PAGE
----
The monarch also said there is no need for all senior government officials to attend official functions that were held either in the day or at night.

“It is alright to make a visit and hold a function, but if the events are becoming too many and frequent, what about office work and worse, if too many attend them – the minister, his deputy minister and a horde of other officers! Is it not more reasonable for one of them to make the visit while the other stays behind?

“Is it not true that there are a lot of more pressing matters that need to be dealt with and given serious thought in the office?

He said other pressing matters include formulating policies for schools, Islamic Da’wah Centre, mosques, zakat (tithes), following up on the development of new converts, maintenance and upkeep of Muslim cemeteries and burial grounds, as well as halal certification.

Following the meeting, His Majesty visited the Ministry of Religious Affairs, which houses several units under the Islamic Religious Council before making a stop at the Islamic Da’wah Centre.

The Brunei Times

Sunday, February 28, 2016

bru penal codes

US sure Islam and human rights compatible

Quratul-Ain Bandial

BRUNEI must maintain its international human rights commitments as it rolls out the Syariah Penal Code, said a senior US official yesterday.

Shaarik Zafar, the US State Department’s Special Representative to Muslim Communities, said his government believes that Islam and human rights are compatible, although Washington has expressed concerns about some of the punishments prescribed under the Code.

Zafar, who is in the Sultanate on a two-day visit, met with His Majesty the Sultan and Yang Di-Pertuan of Brunei Darussalam and senior religious officials yesterday, to discuss US engagement with the Muslim world, including counter terrorism and Brunei’s introduction of the Syariah Penal Code.

“Brunei has made commitments to international religious freedom and other human rights. The US government is not in a position to say what Syariah law is and what it isn’t. What we do say is that governments that have made a commitment to uphold fundamental human rights have an obligation to do so regardless of what the particular penal code is,” he told local media yesterday.

“We were told that Islam and Syariah are fully consistent with human rights, and we fully agree with that. What we heard consistently today is there is no contradiction,” Zafar added.

The envoy said during his meetings he raised concerns about punishments prescribed under the Syariah Penal Code, such as amputation for theft, stoning for adultery and the death penalty for murder.

“What we’ve been told is the evidentiary standards that would apply are so high that in reality these penalties would never be carried out. This legislation took some time to be developed it’s still going to be taking time to be implemented,” he said, adding that the US will continue to monitor developments in Brunei. “We look forward to learning more and working with the government of Brunei.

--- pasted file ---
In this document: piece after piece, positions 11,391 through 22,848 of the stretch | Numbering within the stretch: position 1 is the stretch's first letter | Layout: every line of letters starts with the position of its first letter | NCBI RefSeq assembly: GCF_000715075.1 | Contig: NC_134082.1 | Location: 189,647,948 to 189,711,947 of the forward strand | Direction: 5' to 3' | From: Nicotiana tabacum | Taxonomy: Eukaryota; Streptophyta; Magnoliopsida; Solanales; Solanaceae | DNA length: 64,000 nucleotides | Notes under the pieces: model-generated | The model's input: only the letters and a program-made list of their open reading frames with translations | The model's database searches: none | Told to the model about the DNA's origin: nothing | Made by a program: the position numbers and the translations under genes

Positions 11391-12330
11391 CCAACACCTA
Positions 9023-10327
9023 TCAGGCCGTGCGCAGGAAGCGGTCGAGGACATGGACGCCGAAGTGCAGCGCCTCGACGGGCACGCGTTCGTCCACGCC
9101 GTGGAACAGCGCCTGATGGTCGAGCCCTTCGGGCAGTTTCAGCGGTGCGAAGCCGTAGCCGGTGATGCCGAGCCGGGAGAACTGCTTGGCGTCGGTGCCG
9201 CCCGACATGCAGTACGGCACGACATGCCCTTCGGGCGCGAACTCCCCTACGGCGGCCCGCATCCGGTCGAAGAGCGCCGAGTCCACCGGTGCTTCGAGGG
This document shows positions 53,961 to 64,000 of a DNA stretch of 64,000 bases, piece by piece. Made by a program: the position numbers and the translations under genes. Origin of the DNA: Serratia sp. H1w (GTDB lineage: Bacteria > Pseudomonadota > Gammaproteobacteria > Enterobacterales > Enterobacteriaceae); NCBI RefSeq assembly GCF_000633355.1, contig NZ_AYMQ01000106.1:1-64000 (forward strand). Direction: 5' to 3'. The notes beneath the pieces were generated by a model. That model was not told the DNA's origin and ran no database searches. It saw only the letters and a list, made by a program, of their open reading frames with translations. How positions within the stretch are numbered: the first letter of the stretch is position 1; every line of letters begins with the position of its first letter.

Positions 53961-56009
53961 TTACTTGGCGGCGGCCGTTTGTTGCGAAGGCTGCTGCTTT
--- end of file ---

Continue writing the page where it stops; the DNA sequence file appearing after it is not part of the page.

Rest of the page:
Brunei implemented the first phase of the Syariah Penal Code Order – which incorporates Islamic laws into the existing criminal justice system – on May 1.

The Brunei Times
Thursday, October 23, 2014

Indonesian expats urged to study Syariah law

bru pekerjaQuratul-Ain Bandial

THE Indonesian ambassador yesterday urged Indonesian expatriates to familiarise themselves with Brunei’s new Syariah Penal Code to avoid any misunderstanding with law enforcement.

Her Excellency Nurul Qomar told a gathering of more than 100 Indonesian nationals that it was “important for them to know the provisions contained in the Syariah Penal Code.”

The Indonesian embassy held a second briefing on the new legislation for its nationals yesterday at the Youth Centre in the capital. The first briefing, which was attended by more than 200 people, was held back in November 2013.

“We are the biggest foreign community here, some of our nationals may not do the right thing sometimes, so we just want them to behave according to Bruneian law,” she told The Brunei Times.

Indonesian Ambassador to Brunei  Darussalam Nurul Qomar. Photo: BT

Indonesian Ambassador to Brunei Darussalam Nurul Qomar. Photo: BT

Four Indonesian nationals were detained for khalwat (close proximity) earlier this week, prompting speculation they would be the first people to be charged under the Syariah Penal Code, which came into force on May 1, 2014.

The ambassador said the Immigration Department had contacted the embassy to inform them of the arrest but declined to indicate whether the authorities would proceed with criminal charges.

Khalwat is defined under law as an unmarried man and woman isolating themselves in close proximity that “can lead to suspicion they are committing an immoral act”.

Offenders can be fined up to $4,000 or jailed for up to one year.

The Brunei Times